PerfectServe helps hospital manage risk and improve patient safety
St. Rita’s Medical Center
TABLE OF CONTENTS
Time to treatment is critical when dealing with stroke patients. That’s why St. Rita’s Medical Center, the largest hospital in a 70-mile radius surrounding its campus in Lima, Ohio, made it a priority to address variations in its stroke team response times.
The Joint Commission and the American Heart Association/American Stroke Association® recommend that a stroke patient’s treatment plan should follow these guidelines as closely as possible:
- CT scans should be interpreted within 45 minutes of the patient’s arrival at the hospital.
- tPA should be administered within a 60-minute window for maximum effectiveness.
Like many hospitals of its size, St. Rita’s used the overhead intercom to initiate code alerts. That process considerably slowed down the stroke team’s response times and delayed these critical care milestones.
In theory, overhead paging is a quick way to contact all stroke team members at once, and it should have reduced the time it took for team members to arrive. But in practice, the clinicians who needed to respond didn’t always hear the alerts—especially if an alert went out when they were consulting with another patient. That meant nurses would have to contact each team member manually, leading to even longer delays in patient care.
St. Rita’s knew they needed to streamline this process and equip their stroke team with a more effective alert system. Luckily, they were able to leverage their existing clinical communication platform.
A New Look at PerfectServe’s Capabilities
Several years before this stroke initiative began, St. Rita’s implemented PerfectServe to reduce communication cycle times between its clinicians. After seeing significant success in streamlining communication workflows and reducing time to treatment for noncritical patient care, hospital leadership decided to expand their PerfectServe investment with the care team alerts module.
Now, instead of receiving code stroke event notifications over the intercom, each member of the St. Rita’s stroke team—which consists of rapid response nurses, physicians, nursing supervisors, nurse practitioners, radiologists, and managers, along with admissions and patient placement professionals—is immediately notified with the simple touch of a button in the PerfectServe mobile or desktop app.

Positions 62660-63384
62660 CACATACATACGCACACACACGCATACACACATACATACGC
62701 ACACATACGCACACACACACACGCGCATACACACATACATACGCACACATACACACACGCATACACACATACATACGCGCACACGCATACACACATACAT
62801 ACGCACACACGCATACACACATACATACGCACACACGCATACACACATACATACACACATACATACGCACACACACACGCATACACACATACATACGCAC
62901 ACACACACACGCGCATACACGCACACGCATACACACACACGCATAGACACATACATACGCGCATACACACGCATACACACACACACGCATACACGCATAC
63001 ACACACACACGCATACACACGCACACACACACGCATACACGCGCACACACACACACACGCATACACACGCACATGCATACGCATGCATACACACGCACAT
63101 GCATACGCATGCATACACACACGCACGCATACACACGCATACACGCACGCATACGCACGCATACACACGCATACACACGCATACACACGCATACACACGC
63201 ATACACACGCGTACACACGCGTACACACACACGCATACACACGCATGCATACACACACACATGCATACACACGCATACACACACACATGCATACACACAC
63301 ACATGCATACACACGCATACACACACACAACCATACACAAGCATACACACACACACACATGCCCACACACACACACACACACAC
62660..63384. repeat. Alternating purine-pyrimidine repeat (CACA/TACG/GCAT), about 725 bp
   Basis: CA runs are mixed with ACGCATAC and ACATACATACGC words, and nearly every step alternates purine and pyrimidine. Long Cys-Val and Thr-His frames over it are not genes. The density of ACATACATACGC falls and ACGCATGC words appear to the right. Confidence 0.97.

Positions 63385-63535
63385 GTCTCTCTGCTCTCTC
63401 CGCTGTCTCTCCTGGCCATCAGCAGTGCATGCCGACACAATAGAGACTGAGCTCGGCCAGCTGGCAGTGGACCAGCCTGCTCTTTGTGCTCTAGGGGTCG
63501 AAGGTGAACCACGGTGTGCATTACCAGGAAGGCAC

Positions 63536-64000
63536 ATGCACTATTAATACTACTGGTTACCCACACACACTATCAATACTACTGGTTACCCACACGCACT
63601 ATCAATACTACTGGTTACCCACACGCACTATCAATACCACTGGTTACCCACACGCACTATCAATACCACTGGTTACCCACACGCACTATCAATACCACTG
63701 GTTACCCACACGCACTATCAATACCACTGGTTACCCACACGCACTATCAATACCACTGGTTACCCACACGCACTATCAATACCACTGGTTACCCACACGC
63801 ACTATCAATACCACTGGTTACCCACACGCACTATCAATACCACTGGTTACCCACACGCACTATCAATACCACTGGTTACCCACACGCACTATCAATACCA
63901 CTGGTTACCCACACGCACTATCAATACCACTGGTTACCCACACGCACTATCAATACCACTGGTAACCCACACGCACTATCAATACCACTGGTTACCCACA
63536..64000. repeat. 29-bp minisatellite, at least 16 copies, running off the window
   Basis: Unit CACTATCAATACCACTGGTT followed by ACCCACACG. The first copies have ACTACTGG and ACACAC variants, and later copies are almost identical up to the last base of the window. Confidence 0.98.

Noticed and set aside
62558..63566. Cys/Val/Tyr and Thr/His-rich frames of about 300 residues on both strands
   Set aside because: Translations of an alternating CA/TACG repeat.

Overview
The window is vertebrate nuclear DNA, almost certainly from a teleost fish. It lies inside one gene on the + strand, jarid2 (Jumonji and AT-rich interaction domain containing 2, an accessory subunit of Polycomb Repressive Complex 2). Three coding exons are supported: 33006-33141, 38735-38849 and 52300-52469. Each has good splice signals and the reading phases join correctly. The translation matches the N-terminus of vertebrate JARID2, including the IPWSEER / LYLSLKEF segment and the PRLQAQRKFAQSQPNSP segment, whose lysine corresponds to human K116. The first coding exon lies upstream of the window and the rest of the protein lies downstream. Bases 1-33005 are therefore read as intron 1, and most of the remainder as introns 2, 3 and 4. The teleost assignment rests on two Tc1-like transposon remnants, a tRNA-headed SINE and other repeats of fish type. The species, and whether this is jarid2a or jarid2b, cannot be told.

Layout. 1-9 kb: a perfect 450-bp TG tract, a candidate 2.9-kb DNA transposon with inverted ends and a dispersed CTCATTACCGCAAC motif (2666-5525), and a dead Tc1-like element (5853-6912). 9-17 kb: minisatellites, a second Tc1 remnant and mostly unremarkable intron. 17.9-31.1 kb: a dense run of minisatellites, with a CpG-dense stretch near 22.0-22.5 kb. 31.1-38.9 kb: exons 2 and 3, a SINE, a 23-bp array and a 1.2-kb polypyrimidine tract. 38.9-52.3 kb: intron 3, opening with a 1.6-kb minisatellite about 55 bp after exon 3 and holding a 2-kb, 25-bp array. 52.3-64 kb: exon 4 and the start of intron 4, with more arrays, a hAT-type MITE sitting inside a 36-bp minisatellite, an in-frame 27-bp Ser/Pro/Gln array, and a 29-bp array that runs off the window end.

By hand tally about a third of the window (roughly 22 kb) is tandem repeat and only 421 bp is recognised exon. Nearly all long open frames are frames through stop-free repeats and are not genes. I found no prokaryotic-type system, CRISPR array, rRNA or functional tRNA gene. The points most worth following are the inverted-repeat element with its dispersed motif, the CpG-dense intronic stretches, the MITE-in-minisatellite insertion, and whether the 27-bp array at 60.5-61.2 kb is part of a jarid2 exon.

Because PerfectServe was already used throughout the hospital, implementing care team alerts for the stroke team was simply a matter of setting up the communication rules for each team member. And now that they receive immediate notification of emergent clinical events, the St. Rita’s stroke team has improved and stabilized rapid care team response times.
But they didn’t stop there.
With positive feedback from the stroke team, St. Rita’s leadership enhanced the care team alert functionality even further by adding a component that gives clinicians the ability to send additional alerts to the team, such as notifying them when the stroke patient is receiving tPA and needs to be transferred to the ICU. They’ve also expanded the team to include pharmacy staff to expedite the mixing of time-sensitive medications.
The stroke team credits PerfectServe’s interactive, real-time mobile call schedule, contact method and status management features for empowering them to exchange clinical information quickly and easily.
Surpassing Time-to-Treatment Goals
In addition to following The Joint Commission’s CT scan and tPA administration guidelines, St. Rita’s also wanted to implement response time rules for its stroke team members to follow.
They decided that, at a minimum:
- Physicians should arrive at a stroke patient’s bedside within 10 minutes of the patient’s ED arrival.
- A CT scan for that patient should be ordered within 15 minutes.
- Results of the CT scan, in addition to other tests and blood work, should be completed and available for physician review within 45 minutes.
Since the implementation of PerfectServe’s care team alerts, stroke patients at St. Rita’s are evaluated by a physician and set to receive the necessary scans and tests in about 10 minutes. These low time-to-treatment ratios have surpassed industry standards and remain critical to the stroke team’s success in patient care and safety.